- The Washington Times - Friday, August 4, 2006

At a time when several ballet companies are folding or downsizing, the Trey McIntyre Project, in its second season, is proving to be a successful, if offbeat, model for a new way of presenting dance.

As a choreographer, Mr. McIntyre is in demand all over the country — indeed, the world — staging ballets for such groups as the New York City Ballet, American Ballet Theatre and the Stuttgart Ballet.

For his group, TMP, appearing at Wolf Trap Tuesday, he has created a repertoire of fresh new ballets, handpicked a small group of dancers from companies where he has worked, and rehearsed them intensely to appear in summer festivals across the country before they disband till the following year.

The impermanence of the venture seems to suit him just fine right now, but the popularity of TMP has led presenters to suggest he turn it into a full-time company.

Mr. McIntyre’s response is, “I want to stay a creative artist, and if running a full-time company took me away from that, it wouldn’t be worth it. We’re constantly exploring new ways of looking at a company — for instance, next summer, maybe we won’t do any touring but will spend our time together making a film.”

TMP, he says, brings together “dancers I’ve had the closest, most synergistic relationship with. It’s the most wonderful working environment I’ve ever experienced.”

Both summers, his group has rehearsed at White Oak Plantation in Florida.

“Being accepted to work there is a huge gift,” Mr. McIntyre says. “I don’t think we could have pulled off the company without it. Our only expenses are the dancers’ salaries and transportation. A five-star chef cooks every meal; they make our beds; we have beautiful rehearsal space. It’s idyllic, right in the jungle in northern Florida, surrounded by giraffes and rhinoceroses.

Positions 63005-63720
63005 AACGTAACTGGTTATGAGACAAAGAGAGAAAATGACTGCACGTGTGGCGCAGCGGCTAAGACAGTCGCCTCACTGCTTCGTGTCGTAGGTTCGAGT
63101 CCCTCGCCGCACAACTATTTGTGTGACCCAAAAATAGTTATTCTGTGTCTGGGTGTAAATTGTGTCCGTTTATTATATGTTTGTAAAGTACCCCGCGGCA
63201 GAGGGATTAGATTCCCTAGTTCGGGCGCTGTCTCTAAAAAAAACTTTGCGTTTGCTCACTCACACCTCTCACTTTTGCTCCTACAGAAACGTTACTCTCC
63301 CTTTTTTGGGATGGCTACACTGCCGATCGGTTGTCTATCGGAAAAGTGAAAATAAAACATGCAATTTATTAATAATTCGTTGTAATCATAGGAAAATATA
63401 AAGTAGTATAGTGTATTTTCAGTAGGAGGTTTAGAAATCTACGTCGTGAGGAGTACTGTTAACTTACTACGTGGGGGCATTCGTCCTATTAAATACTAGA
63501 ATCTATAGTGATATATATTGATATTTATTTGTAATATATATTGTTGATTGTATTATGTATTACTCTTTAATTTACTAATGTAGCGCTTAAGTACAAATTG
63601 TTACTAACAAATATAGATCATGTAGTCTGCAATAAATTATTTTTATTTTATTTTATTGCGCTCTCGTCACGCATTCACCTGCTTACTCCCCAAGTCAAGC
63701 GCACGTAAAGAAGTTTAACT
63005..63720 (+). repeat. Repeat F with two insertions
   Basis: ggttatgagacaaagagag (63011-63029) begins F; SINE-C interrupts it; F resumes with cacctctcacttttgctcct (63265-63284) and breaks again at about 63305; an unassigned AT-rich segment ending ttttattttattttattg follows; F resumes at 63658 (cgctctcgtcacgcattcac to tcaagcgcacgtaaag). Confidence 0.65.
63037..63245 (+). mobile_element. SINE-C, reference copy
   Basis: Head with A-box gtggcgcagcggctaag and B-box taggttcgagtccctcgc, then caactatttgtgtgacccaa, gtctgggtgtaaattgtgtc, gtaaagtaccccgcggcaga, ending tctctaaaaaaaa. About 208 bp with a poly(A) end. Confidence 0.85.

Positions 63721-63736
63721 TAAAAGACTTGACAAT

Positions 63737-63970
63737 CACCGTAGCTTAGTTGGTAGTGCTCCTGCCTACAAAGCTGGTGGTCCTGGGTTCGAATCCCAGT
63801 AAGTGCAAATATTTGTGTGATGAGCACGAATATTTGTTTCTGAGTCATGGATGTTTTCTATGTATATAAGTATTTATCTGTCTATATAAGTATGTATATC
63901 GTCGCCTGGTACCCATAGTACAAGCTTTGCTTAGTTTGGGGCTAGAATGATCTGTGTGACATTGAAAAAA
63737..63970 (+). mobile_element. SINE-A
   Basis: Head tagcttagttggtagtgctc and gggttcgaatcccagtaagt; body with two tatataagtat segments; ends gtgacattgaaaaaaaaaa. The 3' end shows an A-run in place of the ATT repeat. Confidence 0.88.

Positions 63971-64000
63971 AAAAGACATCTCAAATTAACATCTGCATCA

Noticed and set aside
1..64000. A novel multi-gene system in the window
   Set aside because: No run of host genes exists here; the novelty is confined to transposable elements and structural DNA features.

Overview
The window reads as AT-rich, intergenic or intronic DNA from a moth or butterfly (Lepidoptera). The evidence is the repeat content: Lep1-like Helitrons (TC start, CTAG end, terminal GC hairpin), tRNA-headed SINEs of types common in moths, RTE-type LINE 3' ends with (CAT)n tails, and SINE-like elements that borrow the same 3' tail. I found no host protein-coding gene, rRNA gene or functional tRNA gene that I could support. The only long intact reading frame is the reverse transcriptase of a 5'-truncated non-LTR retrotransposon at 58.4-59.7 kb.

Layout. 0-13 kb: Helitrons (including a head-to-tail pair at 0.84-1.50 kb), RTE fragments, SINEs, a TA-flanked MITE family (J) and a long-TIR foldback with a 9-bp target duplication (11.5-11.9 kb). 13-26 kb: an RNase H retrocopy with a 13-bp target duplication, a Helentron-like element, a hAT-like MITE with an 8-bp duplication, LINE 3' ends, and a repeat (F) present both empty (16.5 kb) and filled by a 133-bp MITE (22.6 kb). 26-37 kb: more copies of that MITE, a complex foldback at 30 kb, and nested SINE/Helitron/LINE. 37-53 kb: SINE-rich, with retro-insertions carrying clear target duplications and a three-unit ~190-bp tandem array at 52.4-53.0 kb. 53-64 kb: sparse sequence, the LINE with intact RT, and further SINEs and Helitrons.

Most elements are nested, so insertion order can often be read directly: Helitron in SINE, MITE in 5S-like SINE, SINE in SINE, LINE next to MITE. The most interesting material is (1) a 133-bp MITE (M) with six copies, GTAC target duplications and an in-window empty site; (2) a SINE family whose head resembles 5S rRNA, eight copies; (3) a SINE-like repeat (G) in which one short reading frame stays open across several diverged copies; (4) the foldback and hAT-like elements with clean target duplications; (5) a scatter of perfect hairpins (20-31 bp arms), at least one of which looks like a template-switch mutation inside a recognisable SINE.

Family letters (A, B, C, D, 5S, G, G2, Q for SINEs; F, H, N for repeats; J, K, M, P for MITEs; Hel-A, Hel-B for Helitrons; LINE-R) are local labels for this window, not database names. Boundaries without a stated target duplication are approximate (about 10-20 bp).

“The company is pretty much the same as last year. Jason Hartley from the Washington Ballet is new, and so is a dancer from Oregon Ballet Theatre. I liked him so much, partially because he’s my height — six-feet-six — and I’ve never worked with a guy my height before.”

The lean and lanky Mr. McIntyre says he started taking ballet because he was awkward and overweight. He was wildly creative, studying piano for 20 years and studying art.

“Early on, I would often cut class and go get a Slurpee — but I loved having new materials to make things out of. So as I was learning this vocabulary of dance, my immediate instinct was to play with it, find new things in it. I was turned on to the possibility of choreography fairly early.

“One day, I was in the parking lot, showing friends some steps I’d made up. My teacher happened to see me through the window. She immediately came outside and instead of yelling at me said, ‘Well, why don’t you come in and teach it to the rest of the class?’

“From that time on, I really thought I was going to be a choreographer.”

Things happened quickly after that. He graduated in dance from the North Carolina School of the Arts, was invited to attend a summertime choreographic workshop at the Houston Ballet, then spent a year in the Houston Ballet School. At graduation, Ben Stevenson, the company’s artistic director, announced he was creating a new position for Mr. McIntyre as choreographic apprentice.

The dance world is hungry for new creative voices, and Mr. McIntyre’s career took off like a rocket.

The Wolf Trap program includes his latest work, “Go Out.”

“Its score is a mix of things I associate with where I grew up, in Wichita, Kansas — bluegrass and gospel music from that area,” Mr. McIntyre says. “It examines my ever-changing views about death and religion and superstition.”

Most of the music comes from Ralph Stanley, who sang on the soundtrack of “Oh Brother, Where Art Thou.”

“He’s associated with what they call the high lonesome sound,” Mr. McIntyre notes. “There’s a darkness and sadness to the way he sings that’s very powerful.”

Working on themes that are important to him, with a close-knit group of dancers in an aesthetic environment, Mr. McIntyre says, has led to the greatest period of development he has had as an artist.

Asked if this was a milestone for him, he answers simply, “You’d better believe.”

WHAT: Trey McIntyre Project

WHEN:Tuesday at 8:30 p.m.

WHERE: Wolf Trap National Park for the Performing Arts, Vienna

TICKETS: $26 to $34 ($10 lawn)


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